Our ‘world class’ science education performs a rare hat trick – reform with caution

By Julie Nelson

Tuesday 10 September 2013

England Joins the Elite for Maths and Science; this was the headline of a TES article in 2008. English pupils reportedly 'pulled off a stunning result in the rankings of 10 and 14 year olds across 59 countries’ in the international Trends in Mathematics and Science Study (TIMSS).

What a positive headline – and what an endorsement of the quality of teaching and learning in maths and science education in England.  This, lamentably, is a message that has disappeared.

Four years later, TES ran with the far more muted headline: International Rankings Deliver Mixed Messages. The article commented that England’s ‘ranking’ in science was down from fifth out of 45 in the in 2007 TIMSS study to ninth out of 42 in TIMSS 2011. News reports such as these marked the onset of criticisms of English students’ performance relative to students in other nations, which continues to prevail.

But is it really this simple? Can what are in effect marginal changes in one country’s standing relative to others be branded so easily as ‘failure’ or ‘decline’?  Is what is classed as ‘failure’ or ‘success’ in the media too often influenced by the realpolitik of moment?  We believe so, and this is why we argue for an evidence-informed approach to ensure that good education remains the central goal.

The complexities of international comparison:

In a recent NFER blog, PISA Leaning Tower or Architectural Marvel?, Newman Burdett explores why rankings are not a useful tool for international comparisons and the care that must be taken in interpreting the results. We know that international rankings have very wide error margins; these are such that reported differences in performance between countries with quite different positions in the ‘rankings’ are often, in reality, negligible.

A world class science education:

Our recently published policy paper: Science Education: have we overlooked what we are good at? may surprise many – it tells a story of England’s world-class science education system, and of our students’ performance in science being among the best achieving countries in TIMSS 2011. If we look at the highest benchmarks of student achievement (rather than the headline ‘rankings’) for Grade 8 students (Year 9 in England) we see that England’s student performance at the ‘Advanced’ benchmark is bettered only by students in a small number of pacific-rim countries – Singapore, Taiwan, Korea and Japan and is equalled by students in the Russian Federation.

Much has been made over recent years about the growing prowess of such countries, and about our fall in performance in relation to them.  Although it is true that English students are ‘beaten’ in terms of advanced science achievement by students in Singapore, Taiwan, Korea and Japan, let us remember some key points:

  • Firstly, there are many other countries involved in TIMSS, including European and former Commonwealth countries – almost all of whom are bettered in performance by students in England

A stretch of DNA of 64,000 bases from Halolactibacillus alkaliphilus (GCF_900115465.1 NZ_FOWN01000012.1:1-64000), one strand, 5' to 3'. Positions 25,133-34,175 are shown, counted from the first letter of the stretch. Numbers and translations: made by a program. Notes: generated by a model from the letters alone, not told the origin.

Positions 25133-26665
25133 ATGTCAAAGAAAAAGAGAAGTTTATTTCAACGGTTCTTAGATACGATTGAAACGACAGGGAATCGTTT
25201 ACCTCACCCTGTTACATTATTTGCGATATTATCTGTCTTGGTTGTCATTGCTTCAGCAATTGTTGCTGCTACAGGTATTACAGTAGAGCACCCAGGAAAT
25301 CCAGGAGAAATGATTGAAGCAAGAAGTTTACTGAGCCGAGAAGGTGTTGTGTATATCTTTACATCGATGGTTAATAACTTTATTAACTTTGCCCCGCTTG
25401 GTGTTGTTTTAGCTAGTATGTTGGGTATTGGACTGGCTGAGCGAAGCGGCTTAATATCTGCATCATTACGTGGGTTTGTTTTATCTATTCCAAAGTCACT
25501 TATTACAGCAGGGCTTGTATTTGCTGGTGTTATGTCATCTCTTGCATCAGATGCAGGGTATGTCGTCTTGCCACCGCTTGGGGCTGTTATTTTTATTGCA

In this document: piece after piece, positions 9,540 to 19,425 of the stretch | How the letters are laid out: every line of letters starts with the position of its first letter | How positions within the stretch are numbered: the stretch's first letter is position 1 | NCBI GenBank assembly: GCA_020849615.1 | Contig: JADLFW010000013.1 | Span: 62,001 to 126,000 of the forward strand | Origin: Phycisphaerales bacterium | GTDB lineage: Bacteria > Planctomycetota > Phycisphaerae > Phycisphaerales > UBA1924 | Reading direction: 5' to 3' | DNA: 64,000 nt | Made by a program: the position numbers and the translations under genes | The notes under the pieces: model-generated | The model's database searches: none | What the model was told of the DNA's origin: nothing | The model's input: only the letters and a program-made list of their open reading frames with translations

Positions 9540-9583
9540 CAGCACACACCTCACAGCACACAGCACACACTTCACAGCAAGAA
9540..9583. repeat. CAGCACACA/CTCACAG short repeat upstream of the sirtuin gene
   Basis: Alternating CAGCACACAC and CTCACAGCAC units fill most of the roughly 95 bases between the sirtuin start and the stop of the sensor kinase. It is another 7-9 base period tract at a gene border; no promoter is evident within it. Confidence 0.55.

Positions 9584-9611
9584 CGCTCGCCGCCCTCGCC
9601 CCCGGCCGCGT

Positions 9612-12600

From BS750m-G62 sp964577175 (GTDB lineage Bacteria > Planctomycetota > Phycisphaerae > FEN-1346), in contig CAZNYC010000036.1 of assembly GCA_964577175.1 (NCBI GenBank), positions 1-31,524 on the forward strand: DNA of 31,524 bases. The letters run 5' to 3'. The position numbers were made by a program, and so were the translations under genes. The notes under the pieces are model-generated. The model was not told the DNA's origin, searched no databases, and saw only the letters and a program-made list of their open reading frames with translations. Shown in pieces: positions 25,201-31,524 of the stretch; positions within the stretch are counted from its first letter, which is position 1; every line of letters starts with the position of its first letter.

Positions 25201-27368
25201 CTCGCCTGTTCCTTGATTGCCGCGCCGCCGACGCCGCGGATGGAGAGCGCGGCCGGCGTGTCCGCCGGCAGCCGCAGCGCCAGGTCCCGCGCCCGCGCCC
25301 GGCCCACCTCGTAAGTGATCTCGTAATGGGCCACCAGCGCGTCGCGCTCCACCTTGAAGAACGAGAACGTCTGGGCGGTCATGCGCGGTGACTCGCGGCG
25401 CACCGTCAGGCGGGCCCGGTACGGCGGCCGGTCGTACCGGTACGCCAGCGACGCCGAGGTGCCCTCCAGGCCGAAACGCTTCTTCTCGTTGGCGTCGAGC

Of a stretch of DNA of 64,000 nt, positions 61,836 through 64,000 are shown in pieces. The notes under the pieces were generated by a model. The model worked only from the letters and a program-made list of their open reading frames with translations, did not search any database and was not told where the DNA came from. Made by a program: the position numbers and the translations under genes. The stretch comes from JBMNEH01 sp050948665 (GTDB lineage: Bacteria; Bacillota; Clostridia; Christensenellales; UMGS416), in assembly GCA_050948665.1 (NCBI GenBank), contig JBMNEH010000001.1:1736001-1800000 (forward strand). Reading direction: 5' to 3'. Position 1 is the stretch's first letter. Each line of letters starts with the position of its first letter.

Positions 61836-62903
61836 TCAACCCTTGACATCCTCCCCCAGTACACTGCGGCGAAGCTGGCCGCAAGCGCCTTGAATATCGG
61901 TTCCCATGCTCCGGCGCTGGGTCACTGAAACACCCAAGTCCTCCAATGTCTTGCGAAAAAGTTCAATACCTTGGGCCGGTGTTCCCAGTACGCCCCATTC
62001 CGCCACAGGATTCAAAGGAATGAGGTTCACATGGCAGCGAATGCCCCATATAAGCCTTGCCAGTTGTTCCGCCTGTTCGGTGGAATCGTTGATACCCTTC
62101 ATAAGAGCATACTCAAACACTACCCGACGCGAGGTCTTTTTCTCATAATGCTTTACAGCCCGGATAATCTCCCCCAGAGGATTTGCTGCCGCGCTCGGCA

• Secondly, England’s performance in relation to other countries is relative.  A change in the rankings does not necessarily signify that English school students’ performance has altered per se.
  • Thirdly, a student’s science learning is not solely about test results and achievement levels. Student engagement (as demonstrated through enthusiasm and passion for, and enjoyment of, learning) is something that, sadly, has largely disappeared from the media and political agenda .

Our policy paper unearths some fascinating findings about student engagement in science.

Only England, Hong Kong and Singapore can claim to have struck a balance between consistently high achievement scores; high levels of science enjoyment and engagement; and acquisition of higher-order thinking skills. This is something about which we should be rightly proud.

By contrast, students in Korea, Taiwan and Japan (high achieving pacific-rim countries) have very low levels of science engagement, enjoyment and interest relative to students in England. They are also far less likely than students in England to aspire to a job involving science.  These points are not reported in press items, and are rarely focused on by politicians.

Reform with caution:

England continues to offer a world-class science education. Not only do we have relatively high performance in science; but our students have the necessary higher-order thinking skills to use that knowledge; and have positive attitudes towards learning science. This is triple cause for celebration.

It is also very good reason to ensure that current revisions to the Key Stage 4 science curriculum are made carefully, adopting a scientific (or evidence-informed) approach. Reform should not be made for the sake of reform, and we should be incredibly cautious about international ‘policy borrowing.’ Strong achievement in some of the pacific-rim countries comes at a very high price, which we should not seek to emulate without careful consideration.

Perhaps, on reflection, the 2012 press article should have read: England remains in the elite for science and pulls off a ‘rare hat trick’. England’s science education system is one to be proud of.